These new owners grew tomatoes on the property, until May 2006 when they sold the property to ETR Pasco, LLC headed by Eric T. Reardon, ETR’s president.
In June 2007, ETR Pasco proposed to build more 300 homes on the former tomato farm. Designs for the subdivision called for building more than three dozen homes atop of the cemetery.
However, these plans never materialized. According to the Tampa Tribune, county officials recommended the project be denied, saying it was out of line with the property around it and with the county’s long range plan.
In addition, lacking public water and sewer, the project was too close to the Cypress Creek Wellfield to make 300 septic tanks environmentally feasible.
So, What Remains of the Bee Tree Branch Cemetery?
According to ACI, while no evidence remains, a metal fence and wooden posts once surrounded the cemetery, estimated to be .62 acres in size or 133 feet by 66 feet.
Within this fenced area were cypress, wood, marble, and concrete headstones marking the gravesites. Research suggests the cemetery contained between 20-50 individual burials.
While the wooden markers likely rotted away, informant interviews indicate that other markers were stolen from the cemetery and the gravesites of some were desecrated.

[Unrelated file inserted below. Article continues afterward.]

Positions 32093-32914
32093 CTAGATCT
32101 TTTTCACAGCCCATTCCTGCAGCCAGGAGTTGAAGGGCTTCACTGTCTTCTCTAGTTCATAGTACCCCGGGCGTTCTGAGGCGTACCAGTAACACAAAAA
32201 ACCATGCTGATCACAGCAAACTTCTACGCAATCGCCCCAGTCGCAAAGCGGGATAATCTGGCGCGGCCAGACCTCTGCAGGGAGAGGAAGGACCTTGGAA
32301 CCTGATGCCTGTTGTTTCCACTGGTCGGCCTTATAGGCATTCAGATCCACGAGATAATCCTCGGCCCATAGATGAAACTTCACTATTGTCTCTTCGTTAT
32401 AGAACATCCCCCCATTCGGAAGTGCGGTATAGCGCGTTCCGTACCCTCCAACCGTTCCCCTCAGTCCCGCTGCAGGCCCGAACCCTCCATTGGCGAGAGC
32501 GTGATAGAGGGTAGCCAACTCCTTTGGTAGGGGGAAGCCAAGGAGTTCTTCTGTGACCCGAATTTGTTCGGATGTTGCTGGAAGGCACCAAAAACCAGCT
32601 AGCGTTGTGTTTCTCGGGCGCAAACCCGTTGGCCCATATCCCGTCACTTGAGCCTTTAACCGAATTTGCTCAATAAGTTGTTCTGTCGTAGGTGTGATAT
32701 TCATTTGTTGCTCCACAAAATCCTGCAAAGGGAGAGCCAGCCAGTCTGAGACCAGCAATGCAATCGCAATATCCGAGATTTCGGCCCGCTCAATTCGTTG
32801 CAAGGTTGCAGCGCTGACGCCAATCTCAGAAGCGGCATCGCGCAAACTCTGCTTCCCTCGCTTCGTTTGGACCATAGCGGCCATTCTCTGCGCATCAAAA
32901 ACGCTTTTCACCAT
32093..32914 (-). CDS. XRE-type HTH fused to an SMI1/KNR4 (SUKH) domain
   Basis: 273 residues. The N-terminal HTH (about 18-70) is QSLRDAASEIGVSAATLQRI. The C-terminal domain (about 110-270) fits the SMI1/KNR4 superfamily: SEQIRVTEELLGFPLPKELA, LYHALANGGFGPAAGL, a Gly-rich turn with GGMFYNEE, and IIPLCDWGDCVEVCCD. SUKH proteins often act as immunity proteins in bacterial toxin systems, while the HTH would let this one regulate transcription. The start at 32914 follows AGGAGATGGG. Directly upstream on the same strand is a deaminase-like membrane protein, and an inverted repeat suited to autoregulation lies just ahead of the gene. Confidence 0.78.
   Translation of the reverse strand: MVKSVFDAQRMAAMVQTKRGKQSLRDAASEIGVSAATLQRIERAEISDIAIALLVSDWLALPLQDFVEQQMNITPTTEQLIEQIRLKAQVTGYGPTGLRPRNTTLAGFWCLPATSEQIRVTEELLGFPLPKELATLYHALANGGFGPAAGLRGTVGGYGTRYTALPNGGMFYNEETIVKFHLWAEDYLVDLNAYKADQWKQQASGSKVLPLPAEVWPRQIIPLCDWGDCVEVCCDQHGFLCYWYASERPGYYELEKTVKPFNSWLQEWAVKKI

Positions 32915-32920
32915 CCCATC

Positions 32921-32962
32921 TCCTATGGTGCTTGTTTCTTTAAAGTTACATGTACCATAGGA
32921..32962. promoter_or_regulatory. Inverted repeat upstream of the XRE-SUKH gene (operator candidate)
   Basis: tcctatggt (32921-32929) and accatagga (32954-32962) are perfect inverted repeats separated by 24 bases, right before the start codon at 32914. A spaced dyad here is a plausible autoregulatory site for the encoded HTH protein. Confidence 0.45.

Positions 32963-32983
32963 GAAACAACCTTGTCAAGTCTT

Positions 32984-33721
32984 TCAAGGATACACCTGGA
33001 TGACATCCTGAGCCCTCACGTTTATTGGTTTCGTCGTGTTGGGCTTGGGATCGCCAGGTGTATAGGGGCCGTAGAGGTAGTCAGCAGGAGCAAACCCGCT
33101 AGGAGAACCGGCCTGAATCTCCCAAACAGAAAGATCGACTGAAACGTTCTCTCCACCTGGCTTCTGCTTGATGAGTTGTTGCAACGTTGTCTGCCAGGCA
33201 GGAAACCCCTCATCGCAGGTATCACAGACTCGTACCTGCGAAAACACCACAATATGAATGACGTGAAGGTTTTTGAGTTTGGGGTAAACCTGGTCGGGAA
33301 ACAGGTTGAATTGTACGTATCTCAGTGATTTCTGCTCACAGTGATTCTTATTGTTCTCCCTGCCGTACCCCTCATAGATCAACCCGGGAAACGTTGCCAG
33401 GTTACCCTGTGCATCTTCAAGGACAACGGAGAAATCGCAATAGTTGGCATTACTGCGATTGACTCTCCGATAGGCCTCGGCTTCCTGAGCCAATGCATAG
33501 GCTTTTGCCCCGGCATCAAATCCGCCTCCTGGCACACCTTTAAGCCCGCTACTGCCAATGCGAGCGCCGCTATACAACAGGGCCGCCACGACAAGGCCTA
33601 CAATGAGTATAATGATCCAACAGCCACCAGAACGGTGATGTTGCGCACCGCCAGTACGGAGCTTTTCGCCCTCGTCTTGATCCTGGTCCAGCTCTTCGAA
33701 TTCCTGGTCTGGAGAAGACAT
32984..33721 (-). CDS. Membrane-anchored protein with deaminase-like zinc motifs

Up to 20 headstones were reported as being in the cemetery in the early 1990s, some of which were laying in broken pieces on the ground.
Field reconnaissance of the cemetery in 2008 resulted in the observation of only two markers remaining: one actual headstone for WWI veteran Rudolph Washington, and the remnants of the desecrated burial vault of WWII veteran Johnnie Jackson.
According to Pasco News, $1000 in damages was caused when vandals broke into the vault and casket of the World War II Army private. The incident reportedly occurred sometime between November 23, 1961 and September 7, 1980, when it was discovered by Truman Campbell.
Today, the cemetery still remains in disarray with no maintenance being provided and, with the exception of the two discontiguously marked burials, the historic Bee Tree Branch Cemetery has been lost except in the memory of a few individuals.
Rudolph Washington, born May 8, 1897, joined the Army in September 1918 and enlisted as a Private First Class, serving in the Field Regiment, Squad 354 to Platoon School. Rudolph Washington died on July 22, 1971 and today his VA marker is the only headstone remaining in the historic cemetery.
Johnnie Jackson, born in 1917, enlisted in the Army on October 8, 1942 as a Private First Class with Company B. The term of his enlistment was for the duration of WWII “or other emergency, plus six months, subject to the discretion of the President or otherwise according to law.” Johnnie Jackson died on November 23, 1961.
Research and informant interviews indicate the following individuals are also buried in the Bee Tree Branch Cemetery: John Washington, Cora Washington, Infant son of Rachael and Rudolph Washington, Sarah Debro, Parlee Jenkins, Catherine Mahone, Jimmy Grant, Mary Roberts, John Roberts, and Leslie Roberts.